As everyone is aware, moms always know best. And now, one group of climate scientist moms is sharing their expert knowledge to help parents and kids understand our planet’s warming temperatures.
Science Moms is a nonpartisan group that explains the effects of climate change and unites parents to protect their children’s futures. The group is made up of 11 climate scientists (and mothers), who bring decades of knowledge from studying the planet.
“Moms have superpowers,” Erica Smithwick, a professor of geography at Pennsylvania State University and a member of Science Moms, told Parents.com. “Moms don’t shy away from the work that needs to be done because we’re passionate about our children. I think tapping into that commitment will change the narrative around climate science and climate action.”
These mothers specialize in breaking down complicated topics into bite-sized pieces that parents could discuss with their kids.
Coming to terms with our overheating planet can be difficult, and explaining it to children is even more challenging. Science Moms has compiled lists of podcasts, educational videos, books, and TED talks — for adults and kids — to make these conversations easier.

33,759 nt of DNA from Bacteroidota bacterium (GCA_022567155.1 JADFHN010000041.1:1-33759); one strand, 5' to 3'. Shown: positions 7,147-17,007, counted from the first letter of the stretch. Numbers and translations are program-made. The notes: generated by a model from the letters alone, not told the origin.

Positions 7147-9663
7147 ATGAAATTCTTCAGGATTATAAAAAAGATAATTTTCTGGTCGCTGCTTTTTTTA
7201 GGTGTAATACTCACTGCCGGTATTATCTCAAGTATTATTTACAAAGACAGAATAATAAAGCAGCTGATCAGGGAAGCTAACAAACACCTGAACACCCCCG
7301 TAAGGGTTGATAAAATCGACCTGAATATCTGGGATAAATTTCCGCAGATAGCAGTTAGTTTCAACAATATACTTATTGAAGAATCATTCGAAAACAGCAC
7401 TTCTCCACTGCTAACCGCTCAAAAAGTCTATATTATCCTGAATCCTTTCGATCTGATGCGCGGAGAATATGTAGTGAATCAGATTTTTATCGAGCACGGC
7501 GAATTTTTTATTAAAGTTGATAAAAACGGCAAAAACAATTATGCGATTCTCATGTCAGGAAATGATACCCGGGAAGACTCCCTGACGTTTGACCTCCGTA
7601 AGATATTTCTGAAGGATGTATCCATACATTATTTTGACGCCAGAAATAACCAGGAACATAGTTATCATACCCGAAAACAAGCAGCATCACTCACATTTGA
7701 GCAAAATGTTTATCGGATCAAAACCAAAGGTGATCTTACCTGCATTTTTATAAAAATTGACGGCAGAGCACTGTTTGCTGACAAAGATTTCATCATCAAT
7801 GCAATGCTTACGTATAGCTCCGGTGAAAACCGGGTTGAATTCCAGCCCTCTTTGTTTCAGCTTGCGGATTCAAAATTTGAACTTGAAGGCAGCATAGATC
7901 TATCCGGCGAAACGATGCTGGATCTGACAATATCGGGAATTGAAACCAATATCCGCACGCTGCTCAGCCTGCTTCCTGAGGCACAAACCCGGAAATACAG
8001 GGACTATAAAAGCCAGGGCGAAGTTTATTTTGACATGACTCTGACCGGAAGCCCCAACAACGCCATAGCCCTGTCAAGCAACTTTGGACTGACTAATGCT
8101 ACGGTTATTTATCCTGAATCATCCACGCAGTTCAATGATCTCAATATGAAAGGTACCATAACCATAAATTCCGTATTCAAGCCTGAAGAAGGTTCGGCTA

Science Moms also offers an online tool that helps people find local groups dedicated to climate activism and education. Parents can find groups that align with their political ideology, religion, and ethnic background.
The group advises parents to swap polluting practices for eco-friendly alternatives, to share facts and solutions about global warming with friends and family, and to speak up by asking elected officials about their plans to tackle climate change.
“The reason that I’m not just sitting at home crying is because of my daughter. I am concerned about her,” Science Mom Melissa Burt said in a video for the organization’s “No Dumb Questions” series. “That’s actually one of the reasons why we started Science Moms because we wanted to provide other moms with that information so that they can take action. One mom, two moms, three moms — you can use your voice for our kids’ future.”